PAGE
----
Instead, as we try to overhaul our failing system, the argument about the best approach inevitably finds itself framed in the old capitalism vs. socialism context, with the usual shouting from both ends of the political spectrum, and those in the middle looking both ways and wondering who to listen to. The usual hard-core free marketers say that any intervention by the government in healthcare will put the private insurance companies out of business and put us on the path to socialized medicine. Those of a more progressive view see nothing wrong with this, calling healthcare a basic human right that should not be left in the hands of the free market, but instead provided by the government, equally for all, like education. And, as usual, the politicians in Washington are duking it out over the details, and pandering to their electoral bases and campaign contributors, rather than doing what they were theoretically hired by the people to do: lead. For this is an issue that needs more than a few laws rewritten, or a few policies reworded. It needs a thorough philosophical analysis and overhaul. Much like during past turning points in our history, such as the civil war, or the civil rights movement, we need to ask ourselves, what kind of society do we want to be? We need to look inside, we need to find some answers to some basic moral questions, and we need to elevate the discourse beyond the deafening roar of ignorance. For this, we need philosophers, which, unfortunately – unlike in Norway – are rarely found among our policy makers.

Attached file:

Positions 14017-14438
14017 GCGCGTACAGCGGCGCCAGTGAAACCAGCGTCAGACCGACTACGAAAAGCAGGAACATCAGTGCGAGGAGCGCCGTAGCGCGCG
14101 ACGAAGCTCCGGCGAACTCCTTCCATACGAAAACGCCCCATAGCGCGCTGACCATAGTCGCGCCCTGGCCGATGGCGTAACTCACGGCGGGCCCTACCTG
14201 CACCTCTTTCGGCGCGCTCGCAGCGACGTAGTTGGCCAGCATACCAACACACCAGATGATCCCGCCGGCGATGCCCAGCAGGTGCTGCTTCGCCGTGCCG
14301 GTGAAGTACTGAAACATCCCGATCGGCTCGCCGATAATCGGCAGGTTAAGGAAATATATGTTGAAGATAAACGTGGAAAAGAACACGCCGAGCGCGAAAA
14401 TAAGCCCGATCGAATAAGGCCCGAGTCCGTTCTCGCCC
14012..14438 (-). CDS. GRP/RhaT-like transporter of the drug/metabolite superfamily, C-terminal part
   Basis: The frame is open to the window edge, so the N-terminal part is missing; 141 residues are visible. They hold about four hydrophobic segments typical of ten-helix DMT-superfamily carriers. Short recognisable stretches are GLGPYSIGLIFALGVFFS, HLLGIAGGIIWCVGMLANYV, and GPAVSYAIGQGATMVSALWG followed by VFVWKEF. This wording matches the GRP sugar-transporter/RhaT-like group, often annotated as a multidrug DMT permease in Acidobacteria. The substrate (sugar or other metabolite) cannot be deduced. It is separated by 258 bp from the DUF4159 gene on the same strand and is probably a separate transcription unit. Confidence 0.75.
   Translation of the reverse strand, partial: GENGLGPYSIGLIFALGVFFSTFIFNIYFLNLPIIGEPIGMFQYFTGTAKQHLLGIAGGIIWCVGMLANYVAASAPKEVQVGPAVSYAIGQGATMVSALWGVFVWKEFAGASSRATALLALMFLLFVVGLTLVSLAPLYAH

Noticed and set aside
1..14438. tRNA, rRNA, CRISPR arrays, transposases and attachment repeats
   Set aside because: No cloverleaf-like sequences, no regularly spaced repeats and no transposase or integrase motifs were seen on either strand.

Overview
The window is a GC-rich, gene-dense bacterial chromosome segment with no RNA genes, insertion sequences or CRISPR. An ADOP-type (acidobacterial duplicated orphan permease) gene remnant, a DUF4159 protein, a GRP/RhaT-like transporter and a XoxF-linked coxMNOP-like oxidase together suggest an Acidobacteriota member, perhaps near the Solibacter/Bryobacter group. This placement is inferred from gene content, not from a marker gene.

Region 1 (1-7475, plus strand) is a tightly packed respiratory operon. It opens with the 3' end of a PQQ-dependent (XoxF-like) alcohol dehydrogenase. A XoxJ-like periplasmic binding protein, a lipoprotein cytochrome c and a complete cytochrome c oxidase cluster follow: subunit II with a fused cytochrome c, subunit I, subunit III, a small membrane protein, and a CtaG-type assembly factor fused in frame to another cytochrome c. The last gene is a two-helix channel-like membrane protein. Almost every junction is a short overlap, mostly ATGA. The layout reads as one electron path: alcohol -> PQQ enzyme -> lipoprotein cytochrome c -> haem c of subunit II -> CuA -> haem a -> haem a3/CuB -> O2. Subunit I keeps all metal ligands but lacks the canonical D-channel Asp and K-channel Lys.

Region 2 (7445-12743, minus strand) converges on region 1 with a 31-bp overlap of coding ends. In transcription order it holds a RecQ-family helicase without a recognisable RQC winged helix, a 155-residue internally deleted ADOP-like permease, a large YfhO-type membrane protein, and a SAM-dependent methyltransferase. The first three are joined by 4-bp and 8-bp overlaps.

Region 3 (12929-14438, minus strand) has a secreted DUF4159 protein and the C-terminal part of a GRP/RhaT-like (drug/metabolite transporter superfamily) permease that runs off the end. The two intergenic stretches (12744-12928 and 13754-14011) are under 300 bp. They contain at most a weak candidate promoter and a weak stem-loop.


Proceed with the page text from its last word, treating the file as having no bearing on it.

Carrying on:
It is indeed disheartening to see the same old games being played out in Washington, and the same old arguments trumpeted for the umpteenth time, when this time, it should be different. We are not talking about the banks, who do provide us with a genuine service, and play a critical role in our healthy functioning as a society, but without which, though inconvenient, each of us could survive on an individual level. We are not talking about who runs the company that you buy your car, mail your package, or catch your train from; again, all valuable services that fill a genuine need in our society, and without the efficient functioning of which our lives and nation would be greatly impacted for the worse, but without the need for which many people go for years, never even giving them a single thought. We are talking about a basic human need, one that binds us all together as mortals, and that every one of us carries in us every day.